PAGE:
North American Crane Working Group


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Bysykatova, I., S. Sleptsov, and N. Vasiliev. Current status of lesser sandhill canes in Yakutia. In: Hartup, Barry K., ed., Proceedings of the Eleventh North American Crane Workshop, Sep 23-27, 2008, Wisconsin Dells, Wisconsin (Baraboo, WI: North American Crane Working Group, 2010), pp. 198.


Reproduced by permission of the North American Crane Working Group.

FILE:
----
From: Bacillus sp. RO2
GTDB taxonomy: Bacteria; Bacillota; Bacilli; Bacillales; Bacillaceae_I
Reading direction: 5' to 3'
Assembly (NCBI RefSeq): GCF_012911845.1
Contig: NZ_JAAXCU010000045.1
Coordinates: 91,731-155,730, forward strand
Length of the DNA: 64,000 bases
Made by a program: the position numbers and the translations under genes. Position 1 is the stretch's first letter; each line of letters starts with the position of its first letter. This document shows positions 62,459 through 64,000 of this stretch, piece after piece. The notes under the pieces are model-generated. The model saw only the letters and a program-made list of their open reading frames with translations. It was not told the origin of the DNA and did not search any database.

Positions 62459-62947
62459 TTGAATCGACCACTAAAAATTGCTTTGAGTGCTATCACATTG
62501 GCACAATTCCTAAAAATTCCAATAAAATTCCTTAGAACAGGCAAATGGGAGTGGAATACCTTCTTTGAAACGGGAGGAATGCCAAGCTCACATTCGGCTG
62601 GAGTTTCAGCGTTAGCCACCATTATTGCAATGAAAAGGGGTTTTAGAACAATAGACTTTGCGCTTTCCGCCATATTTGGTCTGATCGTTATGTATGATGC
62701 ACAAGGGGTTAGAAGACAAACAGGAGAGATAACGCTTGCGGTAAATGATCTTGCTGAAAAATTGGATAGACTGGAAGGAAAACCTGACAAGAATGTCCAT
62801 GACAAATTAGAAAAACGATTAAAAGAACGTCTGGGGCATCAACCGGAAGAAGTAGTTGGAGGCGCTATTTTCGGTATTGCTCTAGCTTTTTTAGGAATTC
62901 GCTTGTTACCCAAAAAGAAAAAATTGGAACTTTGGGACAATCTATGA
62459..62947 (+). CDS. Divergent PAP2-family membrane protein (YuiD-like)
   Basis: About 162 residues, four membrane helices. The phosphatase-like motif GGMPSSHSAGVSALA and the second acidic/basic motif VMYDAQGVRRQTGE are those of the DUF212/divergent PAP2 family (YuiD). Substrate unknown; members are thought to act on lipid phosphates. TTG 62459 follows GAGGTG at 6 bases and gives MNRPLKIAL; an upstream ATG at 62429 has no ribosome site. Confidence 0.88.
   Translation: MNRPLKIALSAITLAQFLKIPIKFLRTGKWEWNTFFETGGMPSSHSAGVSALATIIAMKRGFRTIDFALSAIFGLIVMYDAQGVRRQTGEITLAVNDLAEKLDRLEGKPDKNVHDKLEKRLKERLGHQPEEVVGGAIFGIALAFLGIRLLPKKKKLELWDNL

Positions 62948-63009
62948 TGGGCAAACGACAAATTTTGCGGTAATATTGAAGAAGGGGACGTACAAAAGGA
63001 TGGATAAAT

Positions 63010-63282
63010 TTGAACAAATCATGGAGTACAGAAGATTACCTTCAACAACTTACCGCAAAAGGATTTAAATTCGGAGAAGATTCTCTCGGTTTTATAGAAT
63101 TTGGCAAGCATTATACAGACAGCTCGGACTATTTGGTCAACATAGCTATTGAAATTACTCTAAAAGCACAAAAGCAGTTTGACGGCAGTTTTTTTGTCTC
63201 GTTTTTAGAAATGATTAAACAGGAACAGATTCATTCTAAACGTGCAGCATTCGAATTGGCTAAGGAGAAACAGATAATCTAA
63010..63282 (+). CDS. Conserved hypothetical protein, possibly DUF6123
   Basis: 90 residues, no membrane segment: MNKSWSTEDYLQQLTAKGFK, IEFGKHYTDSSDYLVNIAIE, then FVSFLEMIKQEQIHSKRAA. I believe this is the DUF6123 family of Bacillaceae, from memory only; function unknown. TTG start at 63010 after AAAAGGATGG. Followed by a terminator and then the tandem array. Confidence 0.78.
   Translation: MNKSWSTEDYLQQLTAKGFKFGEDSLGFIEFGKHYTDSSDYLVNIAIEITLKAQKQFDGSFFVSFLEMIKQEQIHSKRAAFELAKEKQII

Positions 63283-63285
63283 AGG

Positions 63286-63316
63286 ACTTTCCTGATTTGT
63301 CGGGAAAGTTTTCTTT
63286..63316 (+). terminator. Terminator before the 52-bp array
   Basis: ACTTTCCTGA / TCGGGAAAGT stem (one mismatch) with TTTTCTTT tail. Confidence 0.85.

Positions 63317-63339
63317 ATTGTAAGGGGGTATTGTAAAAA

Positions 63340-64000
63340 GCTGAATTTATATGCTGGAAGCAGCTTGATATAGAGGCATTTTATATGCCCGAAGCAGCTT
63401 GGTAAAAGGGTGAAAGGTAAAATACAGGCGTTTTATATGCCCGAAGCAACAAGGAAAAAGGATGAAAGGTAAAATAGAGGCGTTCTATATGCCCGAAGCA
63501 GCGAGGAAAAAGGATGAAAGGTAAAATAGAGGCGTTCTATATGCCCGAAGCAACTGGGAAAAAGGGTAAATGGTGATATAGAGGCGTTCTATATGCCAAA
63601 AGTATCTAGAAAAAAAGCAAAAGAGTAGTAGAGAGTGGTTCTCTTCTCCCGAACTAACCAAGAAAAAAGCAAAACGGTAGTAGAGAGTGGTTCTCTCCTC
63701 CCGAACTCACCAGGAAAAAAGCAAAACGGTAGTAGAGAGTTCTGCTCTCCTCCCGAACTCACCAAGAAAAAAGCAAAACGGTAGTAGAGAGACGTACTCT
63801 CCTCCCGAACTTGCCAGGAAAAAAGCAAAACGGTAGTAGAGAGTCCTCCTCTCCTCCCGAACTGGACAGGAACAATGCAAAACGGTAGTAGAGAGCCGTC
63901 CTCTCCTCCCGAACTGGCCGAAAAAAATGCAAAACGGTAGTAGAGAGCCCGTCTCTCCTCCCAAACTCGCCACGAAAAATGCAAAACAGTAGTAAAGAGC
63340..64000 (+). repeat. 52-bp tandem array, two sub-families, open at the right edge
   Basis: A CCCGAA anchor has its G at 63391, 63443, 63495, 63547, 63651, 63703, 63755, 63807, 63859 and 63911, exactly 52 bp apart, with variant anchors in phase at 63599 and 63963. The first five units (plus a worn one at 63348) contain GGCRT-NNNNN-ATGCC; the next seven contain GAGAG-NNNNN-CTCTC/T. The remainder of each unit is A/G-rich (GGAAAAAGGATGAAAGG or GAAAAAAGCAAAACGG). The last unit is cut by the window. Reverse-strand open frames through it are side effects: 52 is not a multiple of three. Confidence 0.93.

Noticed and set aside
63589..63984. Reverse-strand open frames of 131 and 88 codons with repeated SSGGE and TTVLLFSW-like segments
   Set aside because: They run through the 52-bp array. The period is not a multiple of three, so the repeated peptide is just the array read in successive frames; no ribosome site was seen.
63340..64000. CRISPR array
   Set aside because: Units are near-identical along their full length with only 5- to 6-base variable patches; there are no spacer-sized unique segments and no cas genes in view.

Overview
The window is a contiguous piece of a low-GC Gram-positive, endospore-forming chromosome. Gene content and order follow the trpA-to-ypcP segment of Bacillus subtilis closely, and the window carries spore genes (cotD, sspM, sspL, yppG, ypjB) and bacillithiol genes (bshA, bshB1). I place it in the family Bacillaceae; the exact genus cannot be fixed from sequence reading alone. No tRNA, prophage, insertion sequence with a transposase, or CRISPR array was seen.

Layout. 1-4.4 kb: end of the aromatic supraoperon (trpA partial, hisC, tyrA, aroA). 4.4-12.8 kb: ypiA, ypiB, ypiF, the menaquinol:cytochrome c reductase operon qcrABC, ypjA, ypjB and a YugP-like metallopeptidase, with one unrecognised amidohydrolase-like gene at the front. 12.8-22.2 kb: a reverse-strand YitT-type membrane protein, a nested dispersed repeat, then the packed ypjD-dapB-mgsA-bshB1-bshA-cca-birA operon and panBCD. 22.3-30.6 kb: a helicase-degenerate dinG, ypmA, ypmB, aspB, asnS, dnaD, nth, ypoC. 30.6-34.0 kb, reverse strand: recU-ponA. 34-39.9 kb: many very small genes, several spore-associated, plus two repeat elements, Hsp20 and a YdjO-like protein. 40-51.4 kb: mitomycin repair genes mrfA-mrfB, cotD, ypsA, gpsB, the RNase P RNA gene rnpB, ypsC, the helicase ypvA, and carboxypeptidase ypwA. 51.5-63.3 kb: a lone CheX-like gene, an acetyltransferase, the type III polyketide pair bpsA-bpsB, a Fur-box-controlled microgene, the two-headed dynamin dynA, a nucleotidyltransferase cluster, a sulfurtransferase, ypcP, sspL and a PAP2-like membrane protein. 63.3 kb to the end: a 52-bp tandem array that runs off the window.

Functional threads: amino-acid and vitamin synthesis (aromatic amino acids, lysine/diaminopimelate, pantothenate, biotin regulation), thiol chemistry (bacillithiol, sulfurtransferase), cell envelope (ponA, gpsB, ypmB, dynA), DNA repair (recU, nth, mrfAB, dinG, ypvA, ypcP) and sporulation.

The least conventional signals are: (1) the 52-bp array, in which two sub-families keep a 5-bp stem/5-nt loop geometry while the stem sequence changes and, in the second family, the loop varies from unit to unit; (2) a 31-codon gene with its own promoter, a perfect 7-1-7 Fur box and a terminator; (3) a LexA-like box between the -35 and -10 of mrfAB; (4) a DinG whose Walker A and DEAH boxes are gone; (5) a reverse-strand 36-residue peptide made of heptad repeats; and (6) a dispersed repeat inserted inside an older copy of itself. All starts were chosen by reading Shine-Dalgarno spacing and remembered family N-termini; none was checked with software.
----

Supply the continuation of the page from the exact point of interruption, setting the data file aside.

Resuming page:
In Yakutia, the sandhill crane (Grus canadensis canadensis) was considered a common bird in 1957 on the Primorie tundra from the Kolyma River to the Alazeya River. In 1980 the area of the species’ supposed breeding grounds within the Kolyma- Indigirka interfluve comprised 34,600 km2. In 1984-85, the breeding grounds extended west to the Sundrun River, with the total area reaching 49,400 km2. At present, the westernmost sandhill crane range is on the tundra along the lower reaches of the Berelekh River. This region joins the higher density Siberian crane (G. leucogeranus) range, so that the ranges of the sandhill and Siberian cranes are now not only joined, but even overlap each other for great distances. Over the last 50 years, the western frontier of the sandhill crane breeding area has moved to the west, so today the species nests, though in small groups, outside the specified boundary which reaches to the Yana River Delta. The study of the distribution and numbers of sandhill cranes was carried out near the Indigirka tundra in the Kytalyk Resource Reserve during 1993-2007 on a study area that encompassed 1,314 km2. A landscape analysis of the habitats used by the sandhill crane was completed. Within the study area, nesting sandhill crane pairs were found on the dry elevated tundra parts as well as on low wet sites of polygonal tundra. During the study on a thoroughly surveyed site as large as 1,111 km2, we found 55 pairs (0.49 birds/10 km2) of sandhill cranes along with 11 of their nests, and 43 pairs (0.39 birds/10 km2) of Siberian cranes, along with 40 of their nests. Distances between both species pairs averaged 2,562 m.